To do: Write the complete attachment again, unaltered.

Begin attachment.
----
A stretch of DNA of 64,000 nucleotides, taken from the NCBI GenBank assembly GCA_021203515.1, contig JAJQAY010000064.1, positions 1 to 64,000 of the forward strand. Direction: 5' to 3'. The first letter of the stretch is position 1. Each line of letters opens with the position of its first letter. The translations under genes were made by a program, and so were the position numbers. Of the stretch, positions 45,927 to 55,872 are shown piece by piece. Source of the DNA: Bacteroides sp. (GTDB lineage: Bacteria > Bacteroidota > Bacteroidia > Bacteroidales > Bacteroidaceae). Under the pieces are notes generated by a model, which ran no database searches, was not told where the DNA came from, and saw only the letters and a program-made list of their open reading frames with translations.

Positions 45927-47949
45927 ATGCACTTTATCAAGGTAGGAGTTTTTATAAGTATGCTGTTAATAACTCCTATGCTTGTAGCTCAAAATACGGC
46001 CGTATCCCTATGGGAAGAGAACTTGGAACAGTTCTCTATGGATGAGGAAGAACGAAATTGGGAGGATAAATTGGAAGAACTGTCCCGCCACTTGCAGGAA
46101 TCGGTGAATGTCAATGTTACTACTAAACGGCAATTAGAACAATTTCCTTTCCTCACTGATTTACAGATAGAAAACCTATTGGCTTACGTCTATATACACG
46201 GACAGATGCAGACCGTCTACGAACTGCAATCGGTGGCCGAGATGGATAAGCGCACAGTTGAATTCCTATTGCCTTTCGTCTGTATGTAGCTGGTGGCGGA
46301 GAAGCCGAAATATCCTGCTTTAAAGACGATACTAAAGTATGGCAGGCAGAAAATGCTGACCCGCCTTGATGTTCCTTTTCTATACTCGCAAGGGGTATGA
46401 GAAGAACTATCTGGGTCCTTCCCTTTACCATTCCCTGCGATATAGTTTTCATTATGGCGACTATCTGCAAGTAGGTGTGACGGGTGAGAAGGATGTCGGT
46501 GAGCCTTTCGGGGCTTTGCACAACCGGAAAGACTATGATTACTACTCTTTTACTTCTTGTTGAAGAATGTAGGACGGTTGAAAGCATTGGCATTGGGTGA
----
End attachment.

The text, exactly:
A stretch of DNA of 64,000 nucleotides, taken from the NCBI GenBank assembly GCA_021203515.1, contig JAJQAY010000064.1, positions 1 to 64,000 of the forward strand. Direction: 5' to 3'. The first letter of the stretch is position 1. Each line of letters opens with the position of its first letter. The translations under genes were made by a program, and so were the position numbers. Of the stretch, positions 45,927 to 55,872 are shown piece by piece. Source of the DNA: Bacteroides sp. (GTDB lineage: Bacteria > Bacteroidota > Bacteroidia > Bacteroidales > Bacteroidaceae). Under the pieces are notes generated by a model, which ran no database searches, was not told where the DNA came from, and saw only the letters and a program-made list of their open reading frames with translations.

Positions 45927-47949
45927 ATGCACTTTATCAAGGTAGGAGTTTTTATAAGTATGCTGTTAATAACTCCTATGCTTGTAGCTCAAAATACGGC
46001 CGTATCCCTATGGGAAGAGAACTTGGAACAGTTCTCTATGGATGAGGAAGAACGAAATTGGGAGGATAAATTGGAAGAACTGTCCCGCCACTTGCAGGAA
46101 TCGGTGAATGTCAATGTTACTACTAAACGGCAATTAGAACAATTTCCTTTCCTCACTGATTTACAGATAGAAAACCTATTGGCTTACGTCTATATACACG
46201 GACAGATGCAGACCGTCTACGAACTGCAATCGGTGGCCGAGATGGATAAGCGCACAGTTGAATTCCTATTGCCTTTCGTCTGTATGTAGCTGGTGGCGGA
46301 GAAGCCGAAATATCCTGCTTTAAAGACGATACTAAAGTATGGCAGGCAGAAAATGCTGACCCGCCTTGATGTTCCTTTTCTATACTCGCAAGGGGTATGA
46401 GAAGAACTATCTGGGTCCTTCCCTTTACCATTCCCTGCGATATAGTTTTCATTATGGCGACTATCTGCAAGTAGGTGTGACGGGTGAGAAGGATGTCGGT
46501 GAGCCTTTCGGGGCTTTGCACAACCGGAAAGACTATGATTACTACTCTTTTACTTCTTGTTGAAGAATGTAGGACGGTTGAAAGCATTGGCATTGGGTGA